The serendipitous finding that a potential cancer-fighting compound temporarily halts sperm production in mice has seeded new hopes for a reversible male contraceptive pill. At a time when the only non-hormonal contraceptive choices for men consist of condoms and vasectomies, the finding, published today in the journal Cell, has stirred the interest of pharmaceutical companies, although it’s quite far from entering clinical trials.
Several new contraceptives that rely on steroid hormones are in the works to reduce sperm production in men. However, most products developed to date seem to carry undesirable side effects, such as acne and perturbations of cholesterol levels. So, scientists have sought to halt sperm production with compounds that do not alter hormones, targeting everything from calcium ion channels on the tails of sperm to the production of retinoic acid, a metabolite of Vitamin A that has a role in their development. A team led by Dolores Mruk at the Population Council’s Center for Biomedical Research in New York has even reported in Nature Medicine on the discovery of a chemical compound known as Adjudin that can stop sperm-forming cells from adhering to the Sertoli cells that nurture them.
The new findings announced today also describe a non-hormonal drug for stopping sperm—but contraception was the furthest thing from the minds of James Bradner and his colleagues at the Dana-Farber Cancer Institute who initially developed the experimental compound.
As we reported last year, Bradner’s team had investigated a small molecule called JQ1 for its ability to thwart cancer by acting on a protein named BRD4. They showed success in mice with multiple myeloma, and other groups soon reported similar findings in animal models of leukemia and lymphoma. Bradner has been downright evangelical about the drug ever since, shipping it to more than 250 labs worldwide, according to a profile of Bradner published last week in Nature.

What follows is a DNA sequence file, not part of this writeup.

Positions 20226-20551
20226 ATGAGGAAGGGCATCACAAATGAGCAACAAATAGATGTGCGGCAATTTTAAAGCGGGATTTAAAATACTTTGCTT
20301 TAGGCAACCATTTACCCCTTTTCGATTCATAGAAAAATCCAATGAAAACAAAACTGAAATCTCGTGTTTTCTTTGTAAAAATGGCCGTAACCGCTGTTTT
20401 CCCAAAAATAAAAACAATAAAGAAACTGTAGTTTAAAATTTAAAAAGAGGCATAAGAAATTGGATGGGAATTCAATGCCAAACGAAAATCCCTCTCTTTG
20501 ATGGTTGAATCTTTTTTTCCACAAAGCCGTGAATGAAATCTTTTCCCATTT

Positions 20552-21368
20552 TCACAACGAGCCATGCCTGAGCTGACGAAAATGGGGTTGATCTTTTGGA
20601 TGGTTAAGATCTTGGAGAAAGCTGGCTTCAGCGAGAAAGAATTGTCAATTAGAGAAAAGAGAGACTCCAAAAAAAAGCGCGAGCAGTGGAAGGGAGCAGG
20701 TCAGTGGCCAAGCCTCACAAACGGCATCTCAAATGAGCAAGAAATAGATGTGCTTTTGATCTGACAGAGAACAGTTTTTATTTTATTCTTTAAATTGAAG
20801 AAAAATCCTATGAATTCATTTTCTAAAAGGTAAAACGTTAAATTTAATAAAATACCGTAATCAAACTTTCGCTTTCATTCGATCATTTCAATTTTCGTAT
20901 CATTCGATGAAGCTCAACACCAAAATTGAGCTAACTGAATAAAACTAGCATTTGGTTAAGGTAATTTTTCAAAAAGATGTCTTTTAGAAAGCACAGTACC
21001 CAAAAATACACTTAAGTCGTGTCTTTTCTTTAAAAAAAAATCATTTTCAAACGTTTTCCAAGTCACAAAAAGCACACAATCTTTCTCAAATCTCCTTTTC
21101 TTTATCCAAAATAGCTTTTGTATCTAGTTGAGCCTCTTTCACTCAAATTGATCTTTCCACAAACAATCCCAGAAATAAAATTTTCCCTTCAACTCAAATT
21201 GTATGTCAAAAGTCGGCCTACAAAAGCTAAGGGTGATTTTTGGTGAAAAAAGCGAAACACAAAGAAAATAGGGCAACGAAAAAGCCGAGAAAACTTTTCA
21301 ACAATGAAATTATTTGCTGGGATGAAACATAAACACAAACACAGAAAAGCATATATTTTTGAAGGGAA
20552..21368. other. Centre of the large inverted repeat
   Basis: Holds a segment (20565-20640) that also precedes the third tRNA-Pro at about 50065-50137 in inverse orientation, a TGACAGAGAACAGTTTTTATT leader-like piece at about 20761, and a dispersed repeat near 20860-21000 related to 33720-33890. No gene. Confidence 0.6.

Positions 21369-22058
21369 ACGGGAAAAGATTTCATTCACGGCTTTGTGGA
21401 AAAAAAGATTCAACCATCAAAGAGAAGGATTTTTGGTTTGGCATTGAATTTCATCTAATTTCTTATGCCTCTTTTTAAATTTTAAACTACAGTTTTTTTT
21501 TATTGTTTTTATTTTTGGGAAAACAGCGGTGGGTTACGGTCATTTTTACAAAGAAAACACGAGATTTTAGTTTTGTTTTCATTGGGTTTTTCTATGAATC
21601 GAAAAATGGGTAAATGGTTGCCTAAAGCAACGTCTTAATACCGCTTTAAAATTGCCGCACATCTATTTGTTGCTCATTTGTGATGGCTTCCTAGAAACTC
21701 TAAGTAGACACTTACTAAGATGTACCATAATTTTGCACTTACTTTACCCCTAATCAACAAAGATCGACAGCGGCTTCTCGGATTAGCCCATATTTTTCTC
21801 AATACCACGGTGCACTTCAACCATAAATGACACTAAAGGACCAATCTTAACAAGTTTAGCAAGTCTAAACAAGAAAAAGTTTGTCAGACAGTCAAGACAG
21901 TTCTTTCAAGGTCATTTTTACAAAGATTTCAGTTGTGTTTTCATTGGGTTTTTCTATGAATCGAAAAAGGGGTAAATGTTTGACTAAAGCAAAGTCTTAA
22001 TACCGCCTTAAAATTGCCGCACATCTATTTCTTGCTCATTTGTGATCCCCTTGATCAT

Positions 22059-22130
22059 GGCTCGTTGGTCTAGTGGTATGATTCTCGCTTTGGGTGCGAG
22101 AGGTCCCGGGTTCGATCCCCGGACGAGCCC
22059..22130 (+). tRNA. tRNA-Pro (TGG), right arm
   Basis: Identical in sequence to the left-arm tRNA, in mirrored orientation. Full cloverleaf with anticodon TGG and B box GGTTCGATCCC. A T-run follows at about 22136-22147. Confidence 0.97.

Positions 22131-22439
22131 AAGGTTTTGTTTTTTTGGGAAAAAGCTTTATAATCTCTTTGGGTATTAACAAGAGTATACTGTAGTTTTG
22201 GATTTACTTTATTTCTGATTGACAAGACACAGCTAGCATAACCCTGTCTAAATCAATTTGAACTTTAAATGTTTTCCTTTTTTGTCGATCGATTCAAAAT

As part of their homework in understanding the specificity of JQ1, Bradner’s group found that it also targeted a similar protein, called BRDT, which comes from a completely different chromosome than BRD4. In a quick survey of the scientific literature, Bradner noticed a study that linked mutations in BRDT to fertility problems in men, so he reached out to reproductive biologist Marty Matzuk of the Baylor College of Medicine in Houston to study its contraceptive effects in mice.
“This project for us started very much as a side project,” says Bradner. “We planned together to do a critical first experiment to explore the effects of JQ1 on sperm count and motility. We went right in vivo. And we were shocked at how well the drug worked.”
In one experiment involving about a dozen male mice, the half that had received BRDT daily for three weeks had a sperm count of just over 1 million stored in a part of their epididymis, an order of magnitude lower than their control counterparts, which had 10 million sperm in that same section. The drug also hampered sperm motility and shrank the animals’ testes—a sign, says Bradner, that it was working (though it is not a desirable side effect in humans).
Further tests demonstrated that a high-dose regimen of the drug for several months prevented the male mice from siring pups, though the fertility of the mice rebounded after the drug was removed. “The pups are totally normal,” Bradner says, noting that they performed well on behavioral tests and had normal fertility.
Birth defects remain a “key concern” should the drug move forward toward human trials one day, according to William Bremner, an endocrinologist at the University of Washington in Seattle who was not involved in the current study. But he says that there is good reason to continue studying JQ1 as a potential male contraceptive. “There is reasonable similarity of mice and humans [regarding] spermatogenesis and the blood-testes barrier. Not complete, but close, so mice are reasonable predictors of a human effect.”
But given that people typically use contraceptives for years on end, Mruk would like to see longer studies of the drug to really assess its safety profile. “Short-term side effects can be identified rather quickly,” she says, “but long term side-effects can take decades to fish out.”
Bradner agrees that many follow-up experiments remain to be done. For one, he notes, “it’s unanswered what the role of BRDT is in spermatogenesis”, although it appears to have a key role in the transcription of genes. Bradner has reached out two drug companies, Britain’s GlaxoSmithKline and Tensha Therapeutics of Cambridge, Massachusetts, both of which have worked on inhibitors for the class of proteins to which BRDT belongs. “Both companies expressed some interest,” he says.
The story does not end there for JQ1—just last week researchers from the Boston University School of Medicine found evidence suggesting that it might activate latent HIV in immune cells, and could therefore potentially be useful in eradicating the virus from the body.